Livingston County officials have joined a nationwide lawsuit that aims to combat the opioid crisis and targets pharmaceutical companies that manufacture and sell the drugs.

The Livingston County Board of Commissioners met Monday night and authorized an agreement with Weitz & Luxenberg P.C., the Sam Bernstein Law Firm and the Behm & Behm Law Firm, who are collectively representing Michigan counties and municipalities in the lawsuit. They will investigate and pursue, if appropriate, Livingston County’s claims against the manufacturers and/or wholesale distributors of controlled substances. Livingston County has been hit especially hard by the opioid crisis. Potential relief could come in the form of the county being awarded damages related to opioid treatment, related deaths and law enforcement costs.

Attorney Michael Behm says this is national litigation in federal court and multi-district litigation so all of the cases are being heard in the Northern District of Ohio in Cleveland. About 1,500 municipalities across the country are part of the litigation. By joining, he says Livingston County itself becomes its own plaintiff or party to the litigation. Behm said he feels strongly about this litigation, which involves several defendants. He says they are in the middle of the litigation now and represent about 60 municipalities in Michigan and all of the cases are at different points. Behm says they’ll file Livingston County’s case very quickly because it’s getting to the legal point where no more complaints can be filed. Behm says Livingston County will be its own party to the litigation so if the result is in favor of Livingston County, the county alone would decide what to do with any proceeds. The lawsuit is against drug manufacturers, retailers and distributors. Behm says most of the producers of opioids are smaller, privately held companies - not the publicly traded companies people are used to hearing about. He says most of these companies are ones you don’t hear about on a daily basis but they are extremely powerful. Behm says every county in the state has been affected, some more that others, with Livingston included. He says some of the things they’ve uncovered through their research and investigations is that these drug companies knew how addictive these opioids were but still pressed them and pushed them on communities – adding well over 100 people die a day due to these addictions.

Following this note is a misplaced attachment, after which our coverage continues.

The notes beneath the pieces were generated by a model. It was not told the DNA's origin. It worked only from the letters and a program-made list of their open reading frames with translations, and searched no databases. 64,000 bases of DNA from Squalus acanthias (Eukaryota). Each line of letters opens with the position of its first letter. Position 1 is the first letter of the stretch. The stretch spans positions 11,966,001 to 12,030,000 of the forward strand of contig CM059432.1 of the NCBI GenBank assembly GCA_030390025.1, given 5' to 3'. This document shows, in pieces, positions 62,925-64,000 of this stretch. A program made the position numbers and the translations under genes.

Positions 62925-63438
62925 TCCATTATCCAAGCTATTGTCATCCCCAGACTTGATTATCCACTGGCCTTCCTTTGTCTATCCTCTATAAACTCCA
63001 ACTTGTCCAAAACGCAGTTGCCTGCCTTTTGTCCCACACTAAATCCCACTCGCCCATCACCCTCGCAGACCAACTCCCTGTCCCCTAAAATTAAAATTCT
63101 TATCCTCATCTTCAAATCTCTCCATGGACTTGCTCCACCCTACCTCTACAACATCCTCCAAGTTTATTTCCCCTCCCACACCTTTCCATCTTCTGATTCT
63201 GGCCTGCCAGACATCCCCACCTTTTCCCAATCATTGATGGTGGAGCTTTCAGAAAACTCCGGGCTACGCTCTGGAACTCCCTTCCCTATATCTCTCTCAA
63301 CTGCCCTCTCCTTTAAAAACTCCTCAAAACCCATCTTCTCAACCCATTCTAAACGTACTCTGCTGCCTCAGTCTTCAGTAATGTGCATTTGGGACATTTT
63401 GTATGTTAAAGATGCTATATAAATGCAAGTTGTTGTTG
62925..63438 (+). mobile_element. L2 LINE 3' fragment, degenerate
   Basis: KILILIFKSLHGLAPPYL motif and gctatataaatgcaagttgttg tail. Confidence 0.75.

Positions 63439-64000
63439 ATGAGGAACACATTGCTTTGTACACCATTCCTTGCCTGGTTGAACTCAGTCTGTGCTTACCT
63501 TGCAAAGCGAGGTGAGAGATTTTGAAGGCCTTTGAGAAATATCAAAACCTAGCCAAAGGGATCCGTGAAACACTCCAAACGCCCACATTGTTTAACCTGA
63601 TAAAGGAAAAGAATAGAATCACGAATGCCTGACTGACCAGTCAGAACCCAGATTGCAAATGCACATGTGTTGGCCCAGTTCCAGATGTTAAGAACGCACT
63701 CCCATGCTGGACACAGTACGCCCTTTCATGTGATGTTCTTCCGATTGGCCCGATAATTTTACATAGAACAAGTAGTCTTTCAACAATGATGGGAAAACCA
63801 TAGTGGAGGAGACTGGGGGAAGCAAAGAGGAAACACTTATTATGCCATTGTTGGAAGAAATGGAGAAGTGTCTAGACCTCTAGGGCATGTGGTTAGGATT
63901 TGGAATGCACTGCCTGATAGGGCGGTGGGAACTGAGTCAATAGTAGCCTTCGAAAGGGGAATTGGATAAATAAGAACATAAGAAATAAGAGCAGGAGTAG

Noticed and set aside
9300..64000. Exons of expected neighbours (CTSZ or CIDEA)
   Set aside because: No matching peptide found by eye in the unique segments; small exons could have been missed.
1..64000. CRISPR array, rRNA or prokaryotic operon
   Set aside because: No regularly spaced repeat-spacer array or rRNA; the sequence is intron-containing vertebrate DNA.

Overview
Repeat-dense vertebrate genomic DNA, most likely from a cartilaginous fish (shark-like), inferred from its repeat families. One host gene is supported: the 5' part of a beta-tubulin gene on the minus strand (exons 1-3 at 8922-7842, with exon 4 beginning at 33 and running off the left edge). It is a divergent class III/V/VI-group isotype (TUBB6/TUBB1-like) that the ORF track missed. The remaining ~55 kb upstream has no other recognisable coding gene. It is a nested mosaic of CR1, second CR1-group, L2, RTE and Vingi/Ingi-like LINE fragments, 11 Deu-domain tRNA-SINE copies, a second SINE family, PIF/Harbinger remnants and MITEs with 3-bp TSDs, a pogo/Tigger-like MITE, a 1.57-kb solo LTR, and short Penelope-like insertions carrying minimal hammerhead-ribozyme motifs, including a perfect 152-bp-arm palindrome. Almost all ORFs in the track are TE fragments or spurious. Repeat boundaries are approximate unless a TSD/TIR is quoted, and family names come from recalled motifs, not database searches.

Commissioners voted unanimously in favor of the resolution, with Carol Griffith absent. Commissioner and retired Sheriff Bob Bezotte said he’s been fighting the opioid issue since 1973 when he first started in law enforcement. Bezotte said for him, it’s more about abuse by companies and doctors and accountability than money. Chairman Don Parker called it a major step for Livingston County as it’s quite expansive litigation with significant defendants. However, he said the epidemic is quite expansive as well and it’s felt by many people in the community. (JM)